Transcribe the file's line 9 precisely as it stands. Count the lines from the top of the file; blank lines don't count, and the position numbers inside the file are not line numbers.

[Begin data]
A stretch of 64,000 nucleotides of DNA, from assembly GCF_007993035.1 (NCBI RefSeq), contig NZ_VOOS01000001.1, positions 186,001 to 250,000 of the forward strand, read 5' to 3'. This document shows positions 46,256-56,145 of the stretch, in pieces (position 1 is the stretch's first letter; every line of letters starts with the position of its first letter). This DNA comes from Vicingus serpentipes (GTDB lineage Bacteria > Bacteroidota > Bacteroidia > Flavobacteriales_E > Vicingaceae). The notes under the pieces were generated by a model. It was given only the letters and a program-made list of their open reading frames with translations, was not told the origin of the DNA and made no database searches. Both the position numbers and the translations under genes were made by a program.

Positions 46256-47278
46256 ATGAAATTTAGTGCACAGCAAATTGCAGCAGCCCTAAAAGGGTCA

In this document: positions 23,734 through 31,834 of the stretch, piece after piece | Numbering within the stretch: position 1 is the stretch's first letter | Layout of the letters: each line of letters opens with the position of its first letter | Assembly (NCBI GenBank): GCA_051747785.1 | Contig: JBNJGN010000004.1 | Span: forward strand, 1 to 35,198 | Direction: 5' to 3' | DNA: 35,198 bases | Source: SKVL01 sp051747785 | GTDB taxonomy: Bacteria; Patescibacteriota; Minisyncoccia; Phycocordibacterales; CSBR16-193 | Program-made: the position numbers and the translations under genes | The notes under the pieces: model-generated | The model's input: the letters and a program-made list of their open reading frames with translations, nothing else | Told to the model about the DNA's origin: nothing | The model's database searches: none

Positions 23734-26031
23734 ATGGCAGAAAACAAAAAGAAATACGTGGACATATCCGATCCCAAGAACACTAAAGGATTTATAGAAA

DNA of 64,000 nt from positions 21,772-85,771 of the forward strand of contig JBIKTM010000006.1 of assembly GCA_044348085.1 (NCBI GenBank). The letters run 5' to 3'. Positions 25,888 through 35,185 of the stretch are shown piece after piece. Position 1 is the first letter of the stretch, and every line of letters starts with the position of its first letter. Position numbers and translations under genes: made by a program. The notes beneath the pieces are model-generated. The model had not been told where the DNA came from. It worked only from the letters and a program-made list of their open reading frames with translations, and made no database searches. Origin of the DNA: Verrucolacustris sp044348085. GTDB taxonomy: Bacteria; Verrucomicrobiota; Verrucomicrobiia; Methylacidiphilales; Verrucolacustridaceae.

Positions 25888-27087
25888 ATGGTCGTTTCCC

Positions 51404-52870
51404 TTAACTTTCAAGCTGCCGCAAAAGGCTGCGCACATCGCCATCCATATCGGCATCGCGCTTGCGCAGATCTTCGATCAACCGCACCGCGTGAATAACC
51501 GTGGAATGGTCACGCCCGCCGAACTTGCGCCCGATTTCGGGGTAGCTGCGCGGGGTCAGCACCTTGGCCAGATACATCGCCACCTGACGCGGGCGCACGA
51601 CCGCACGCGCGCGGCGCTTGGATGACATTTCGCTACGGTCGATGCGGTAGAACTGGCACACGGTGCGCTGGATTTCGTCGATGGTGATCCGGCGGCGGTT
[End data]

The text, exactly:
25888 ATGGTCGTTTCCC